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I need a regular expression for a text field in my website

which should lie in between

0000 to 9999

it is not be

0 to 9999

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I think this could be:


Don't forget to escape it if you are using c#

string numReg = @"^\d{4}$";
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The "^" ensures that the digits appear at the beginning of the text field, i.e. that there is nothing else before them. The "$" ensures that the digits appear at the end of the text field, i.e. that there is nothing else after them. "\d" is equivalent to [0-9], and "{4}" specifies the exact number of occurences of the "\d". – bernie Jul 10 '09 at 16:50

Along with the other answers, you could also try this.

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Using 0-9 is better since \d can contain more characters than one expects. The regex needs to be anchored though. – Sinan Ünür Jul 10 '09 at 16:49

Use a gigantic switch statement!

    case "0000":
      print "0000";
    // ...
    case "9999":
      print "I'm sick of typing";
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+1 lol ;-) (since there is already a good answer with +15) – David Z Jul 10 '09 at 16:59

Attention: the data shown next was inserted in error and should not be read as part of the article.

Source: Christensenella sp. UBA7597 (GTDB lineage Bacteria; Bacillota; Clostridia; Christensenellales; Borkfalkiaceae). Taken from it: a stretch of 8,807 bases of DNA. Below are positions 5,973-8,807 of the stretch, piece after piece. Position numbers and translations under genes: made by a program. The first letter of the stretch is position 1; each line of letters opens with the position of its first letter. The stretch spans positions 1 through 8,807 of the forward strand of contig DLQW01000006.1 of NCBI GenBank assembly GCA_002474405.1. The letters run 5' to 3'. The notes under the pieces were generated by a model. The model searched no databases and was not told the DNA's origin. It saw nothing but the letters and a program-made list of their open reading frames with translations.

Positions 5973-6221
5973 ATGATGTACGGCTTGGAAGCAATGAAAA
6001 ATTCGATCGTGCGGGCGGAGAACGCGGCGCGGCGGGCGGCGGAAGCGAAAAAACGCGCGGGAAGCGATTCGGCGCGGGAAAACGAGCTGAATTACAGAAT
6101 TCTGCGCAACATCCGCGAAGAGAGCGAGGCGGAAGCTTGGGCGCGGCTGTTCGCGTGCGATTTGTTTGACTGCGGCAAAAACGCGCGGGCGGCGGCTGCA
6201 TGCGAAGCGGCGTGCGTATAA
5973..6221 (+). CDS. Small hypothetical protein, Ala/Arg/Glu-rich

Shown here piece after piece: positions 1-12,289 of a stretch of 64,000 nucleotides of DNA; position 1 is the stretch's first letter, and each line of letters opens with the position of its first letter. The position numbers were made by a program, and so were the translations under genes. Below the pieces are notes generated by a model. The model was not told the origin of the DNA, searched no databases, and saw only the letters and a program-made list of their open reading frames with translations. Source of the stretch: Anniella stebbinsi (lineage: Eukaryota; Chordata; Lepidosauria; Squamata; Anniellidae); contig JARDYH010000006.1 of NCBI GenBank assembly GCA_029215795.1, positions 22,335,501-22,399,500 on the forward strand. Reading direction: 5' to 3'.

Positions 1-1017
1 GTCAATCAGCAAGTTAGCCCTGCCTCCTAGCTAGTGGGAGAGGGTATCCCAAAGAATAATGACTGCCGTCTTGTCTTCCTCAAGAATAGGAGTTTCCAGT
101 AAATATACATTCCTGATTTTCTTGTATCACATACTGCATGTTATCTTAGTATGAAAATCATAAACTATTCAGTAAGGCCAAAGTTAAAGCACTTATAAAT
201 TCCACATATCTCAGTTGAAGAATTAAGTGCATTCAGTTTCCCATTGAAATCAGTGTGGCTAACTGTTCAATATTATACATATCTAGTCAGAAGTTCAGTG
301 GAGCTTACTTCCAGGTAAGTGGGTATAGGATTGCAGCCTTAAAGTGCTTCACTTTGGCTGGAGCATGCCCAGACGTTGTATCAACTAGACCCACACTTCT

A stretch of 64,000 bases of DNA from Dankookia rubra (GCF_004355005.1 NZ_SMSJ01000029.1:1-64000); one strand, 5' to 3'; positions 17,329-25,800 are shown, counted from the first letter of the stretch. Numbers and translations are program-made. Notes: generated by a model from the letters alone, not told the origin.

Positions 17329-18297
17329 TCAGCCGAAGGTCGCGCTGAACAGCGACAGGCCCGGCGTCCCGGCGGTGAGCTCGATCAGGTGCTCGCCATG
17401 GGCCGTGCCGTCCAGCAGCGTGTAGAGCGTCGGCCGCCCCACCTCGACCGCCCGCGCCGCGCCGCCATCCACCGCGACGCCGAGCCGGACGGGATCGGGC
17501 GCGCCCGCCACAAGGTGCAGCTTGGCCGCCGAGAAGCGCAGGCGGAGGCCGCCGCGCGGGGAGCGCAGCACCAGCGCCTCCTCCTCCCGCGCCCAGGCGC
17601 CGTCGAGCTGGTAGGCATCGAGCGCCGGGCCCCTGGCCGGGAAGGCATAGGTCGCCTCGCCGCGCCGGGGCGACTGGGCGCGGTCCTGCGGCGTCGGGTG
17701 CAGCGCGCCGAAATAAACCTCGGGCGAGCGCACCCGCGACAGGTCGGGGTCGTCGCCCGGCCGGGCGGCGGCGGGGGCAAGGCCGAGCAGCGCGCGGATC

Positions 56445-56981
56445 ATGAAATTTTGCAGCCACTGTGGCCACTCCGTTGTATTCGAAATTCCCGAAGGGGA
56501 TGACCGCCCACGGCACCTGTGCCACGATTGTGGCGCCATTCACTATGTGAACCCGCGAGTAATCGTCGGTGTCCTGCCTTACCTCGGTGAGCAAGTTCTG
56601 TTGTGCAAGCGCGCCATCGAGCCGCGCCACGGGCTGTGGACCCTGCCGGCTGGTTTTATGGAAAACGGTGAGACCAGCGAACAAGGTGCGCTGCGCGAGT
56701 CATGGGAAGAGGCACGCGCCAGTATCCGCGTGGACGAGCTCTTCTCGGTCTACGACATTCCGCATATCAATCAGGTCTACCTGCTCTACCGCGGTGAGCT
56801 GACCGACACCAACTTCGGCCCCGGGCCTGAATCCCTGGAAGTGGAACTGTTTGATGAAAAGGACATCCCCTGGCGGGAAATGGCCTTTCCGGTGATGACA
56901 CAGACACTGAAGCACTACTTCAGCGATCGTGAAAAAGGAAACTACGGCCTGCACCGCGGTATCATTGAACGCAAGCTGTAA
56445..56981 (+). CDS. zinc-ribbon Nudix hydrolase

Very humorous. Though, I'm afraid of what will happen when you validate 9999 and get back I'm sick of typing. :-P – Marcus Griep Jul 10 '09 at 17:08
I community wiki'd this because I expected at least -3, oh well. – samoz Jul 10 '09 at 19:07

Using a little logic. (Humorous, similar to "gigantic switch")


def validate num
  return false unless num.length == 4
  return false unless num.to_i.between?(-1, 10000)
  num.each_char {|ch| return false unless '0123456789'.include? ch }

puts validate '404' #false
puts validate '9321' # true
puts validate '-302' #false
puts validate 'AAAA' # false
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Would 'AAAA' cause this to return true? I'm actually asking; I don't know Ruby. – samoz Jul 10 '09 at 19:07
Not anymore ;) – nilamo Jul 10 '09 at 20:17
'some_string'.to_i returns 0 for stings that are not ints, so it would have before, but has been amended so it won't now. – nilamo Jul 10 '09 at 20:18

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